BEIJING • China's ruling Communist Party must learn from the traditional virtues which have defined Chinese culture since the ancient times as it tackles corruption, a problem that still hangs "acutely" in front of them, the top graft-buster wrote yesterday.
Chinese President Xi Jinping has launched a sweeping campaign against graft since assuming the party leadership in 2012 and the presidency in 2013, warning, like others before him, that the issue is so severe it could affect the party's grip on power.
Writing in the party's official People's Daily, Mr Wang Qishan, who is in charge of battling corruption, said the morals and virtues passed down through history were the source of the party's rules on tackling this problem.
"In a series of important speeches, General Secretary Xi Jinping has cited a great number of ancient texts and words from the classics, stressing and lauding the fine traditional culture of the Chinese people, which has meaning in the new era," Mr Wang wrote.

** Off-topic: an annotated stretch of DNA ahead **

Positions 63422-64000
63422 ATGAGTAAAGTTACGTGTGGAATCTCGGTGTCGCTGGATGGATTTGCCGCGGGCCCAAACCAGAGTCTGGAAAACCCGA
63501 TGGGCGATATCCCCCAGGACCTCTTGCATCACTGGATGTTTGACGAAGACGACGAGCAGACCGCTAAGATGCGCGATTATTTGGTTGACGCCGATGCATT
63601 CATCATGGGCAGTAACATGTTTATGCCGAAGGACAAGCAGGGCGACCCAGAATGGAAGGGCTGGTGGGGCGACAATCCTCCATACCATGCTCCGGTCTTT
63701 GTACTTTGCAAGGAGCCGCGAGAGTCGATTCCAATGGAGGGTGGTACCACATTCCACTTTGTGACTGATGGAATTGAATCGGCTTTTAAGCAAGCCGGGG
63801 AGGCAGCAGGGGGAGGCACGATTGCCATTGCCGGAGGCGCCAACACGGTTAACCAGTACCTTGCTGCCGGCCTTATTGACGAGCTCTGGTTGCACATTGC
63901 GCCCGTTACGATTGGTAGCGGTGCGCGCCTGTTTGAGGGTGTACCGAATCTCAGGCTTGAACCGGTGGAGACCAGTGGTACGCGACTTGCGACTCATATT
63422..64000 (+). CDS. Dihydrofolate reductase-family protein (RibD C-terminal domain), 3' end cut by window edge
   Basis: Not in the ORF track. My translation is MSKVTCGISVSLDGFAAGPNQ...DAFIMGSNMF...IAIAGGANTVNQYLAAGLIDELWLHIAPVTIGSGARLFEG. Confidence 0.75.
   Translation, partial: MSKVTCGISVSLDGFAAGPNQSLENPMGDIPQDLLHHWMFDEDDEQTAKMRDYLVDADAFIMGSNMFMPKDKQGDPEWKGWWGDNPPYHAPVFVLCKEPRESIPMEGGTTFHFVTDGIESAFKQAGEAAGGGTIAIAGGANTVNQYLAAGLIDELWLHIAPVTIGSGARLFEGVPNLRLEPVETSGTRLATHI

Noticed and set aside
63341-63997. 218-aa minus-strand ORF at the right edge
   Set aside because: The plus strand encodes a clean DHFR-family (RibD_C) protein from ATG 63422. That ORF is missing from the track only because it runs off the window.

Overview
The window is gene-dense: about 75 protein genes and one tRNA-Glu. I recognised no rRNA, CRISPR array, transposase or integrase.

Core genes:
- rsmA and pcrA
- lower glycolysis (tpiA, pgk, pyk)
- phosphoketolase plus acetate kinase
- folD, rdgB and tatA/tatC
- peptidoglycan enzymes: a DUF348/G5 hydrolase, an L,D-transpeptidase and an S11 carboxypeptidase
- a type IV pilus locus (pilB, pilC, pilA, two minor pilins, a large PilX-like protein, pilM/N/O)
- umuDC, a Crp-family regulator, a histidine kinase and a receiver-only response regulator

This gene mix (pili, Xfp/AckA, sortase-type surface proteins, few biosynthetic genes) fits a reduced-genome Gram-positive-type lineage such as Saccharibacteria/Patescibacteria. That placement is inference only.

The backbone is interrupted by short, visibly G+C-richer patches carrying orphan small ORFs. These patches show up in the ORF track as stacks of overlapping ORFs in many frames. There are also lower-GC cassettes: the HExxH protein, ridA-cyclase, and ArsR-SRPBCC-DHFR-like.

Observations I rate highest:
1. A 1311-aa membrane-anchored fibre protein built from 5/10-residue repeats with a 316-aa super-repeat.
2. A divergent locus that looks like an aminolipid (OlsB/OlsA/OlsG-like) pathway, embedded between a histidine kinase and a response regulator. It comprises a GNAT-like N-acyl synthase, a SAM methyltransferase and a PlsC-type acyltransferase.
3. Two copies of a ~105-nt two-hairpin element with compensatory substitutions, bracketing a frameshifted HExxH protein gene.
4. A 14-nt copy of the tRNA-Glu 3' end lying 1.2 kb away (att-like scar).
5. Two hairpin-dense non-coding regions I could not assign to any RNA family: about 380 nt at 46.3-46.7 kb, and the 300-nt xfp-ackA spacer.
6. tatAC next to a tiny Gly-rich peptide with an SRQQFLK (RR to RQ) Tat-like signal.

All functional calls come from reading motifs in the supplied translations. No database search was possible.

In traditional Chinese culture, morality and law are joined at the hip, rules are observed like rituals and everyone follows them, he said.
The party's rules on fighting corruption and ancient morality can be "traced to the same origin", he wrote, in explaining why the party this week tightened clean-living rules for party members. "In setting and adjusting rules, we must learn from the essence of traditional Chinese culture and move with the times in managing the party in accordance with new situations and new missions," Mr Wang said.
The party listed golf and gluttony as violations for the first time in its newly tightened rules to stop officials from engaging in corrupt practices, while turning an even sterner eye on sexual impropriety.
State media said on Wednesday that senior Chinese army logistics officer Zhou Guotai is being investigated for corruption, the latest military official to be probed in the anti-graft campaign that has seen the fall of high-ranking leaders.